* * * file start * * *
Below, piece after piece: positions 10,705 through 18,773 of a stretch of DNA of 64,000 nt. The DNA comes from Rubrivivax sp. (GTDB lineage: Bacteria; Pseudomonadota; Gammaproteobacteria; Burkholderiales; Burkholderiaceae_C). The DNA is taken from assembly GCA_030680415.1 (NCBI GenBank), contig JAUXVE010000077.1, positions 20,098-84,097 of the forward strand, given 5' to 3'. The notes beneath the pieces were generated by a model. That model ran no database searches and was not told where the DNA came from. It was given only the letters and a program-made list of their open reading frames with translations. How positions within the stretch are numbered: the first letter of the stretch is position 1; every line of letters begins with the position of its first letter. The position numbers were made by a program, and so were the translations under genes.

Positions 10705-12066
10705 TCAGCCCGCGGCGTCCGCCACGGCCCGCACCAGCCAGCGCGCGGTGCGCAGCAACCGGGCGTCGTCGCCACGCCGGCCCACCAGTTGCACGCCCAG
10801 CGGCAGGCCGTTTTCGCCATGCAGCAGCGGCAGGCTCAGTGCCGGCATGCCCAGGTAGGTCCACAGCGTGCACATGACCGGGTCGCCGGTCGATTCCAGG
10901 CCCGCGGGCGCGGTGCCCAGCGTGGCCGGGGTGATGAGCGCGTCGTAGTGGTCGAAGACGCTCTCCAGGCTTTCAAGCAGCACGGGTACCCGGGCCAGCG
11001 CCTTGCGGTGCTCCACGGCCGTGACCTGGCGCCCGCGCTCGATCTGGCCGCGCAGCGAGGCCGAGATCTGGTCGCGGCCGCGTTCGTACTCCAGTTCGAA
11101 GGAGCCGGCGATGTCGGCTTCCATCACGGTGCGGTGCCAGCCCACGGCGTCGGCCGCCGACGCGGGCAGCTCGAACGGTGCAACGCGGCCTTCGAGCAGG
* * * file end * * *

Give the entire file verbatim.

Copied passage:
Below, piece after piece: positions 10,705 through 18,773 of a stretch of DNA of 64,000 nt. The DNA comes from Rubrivivax sp. (GTDB lineage: Bacteria; Pseudomonadota; Gammaproteobacteria; Burkholderiales; Burkholderiaceae_C). The DNA is taken from assembly GCA_030680415.1 (NCBI GenBank), contig JAUXVE010000077.1, positions 20,098-84,097 of the forward strand, given 5' to 3'. The notes beneath the pieces were generated by a model. That model ran no database searches and was not told where the DNA came from. It was given only the letters and a program-made list of their open reading frames with translations. How positions within the stretch are numbered: the first letter of the stretch is position 1; every line of letters begins with the position of its first letter. The position numbers were made by a program, and so were the translations under genes.

Positions 10705-12066
10705 TCAGCCCGCGGCGTCCGCCACGGCCCGCACCAGCCAGCGCGCGGTGCGCAGCAACCGGGCGTCGTCGCCACGCCGGCCCACCAGTTGCACGCCCAG
10801 CGGCAGGCCGTTTTCGCCATGCAGCAGCGGCAGGCTCAGTGCCGGCATGCCCAGGTAGGTCCACAGCGTGCACATGACCGGGTCGCCGGTCGATTCCAGG
10901 CCCGCGGGCGCGGTGCCCAGCGTGGCCGGGGTGATGAGCGCGTCGTAGTGGTCGAAGACGCTCTCCAGGCTTTCAAGCAGCACGGGTACCCGGGCCAGCG
11001 CCTTGCGGTGCTCCACGGCCGTGACCTGGCGCCCGCGCTCGATCTGGCCGCGCAGCGAGGCCGAGATCTGGTCGCGGCCGCGTTCGTACTCCAGTTCGAA
11101 GGAGCCGGCGATGTCGGCTTCCATCACGGTGCGGTGCCAGCCCACGGCGTCGGCCGCCGACGCGGGCAGCTCGAACGGTGCAACGCGGCCTTCGAGCAGG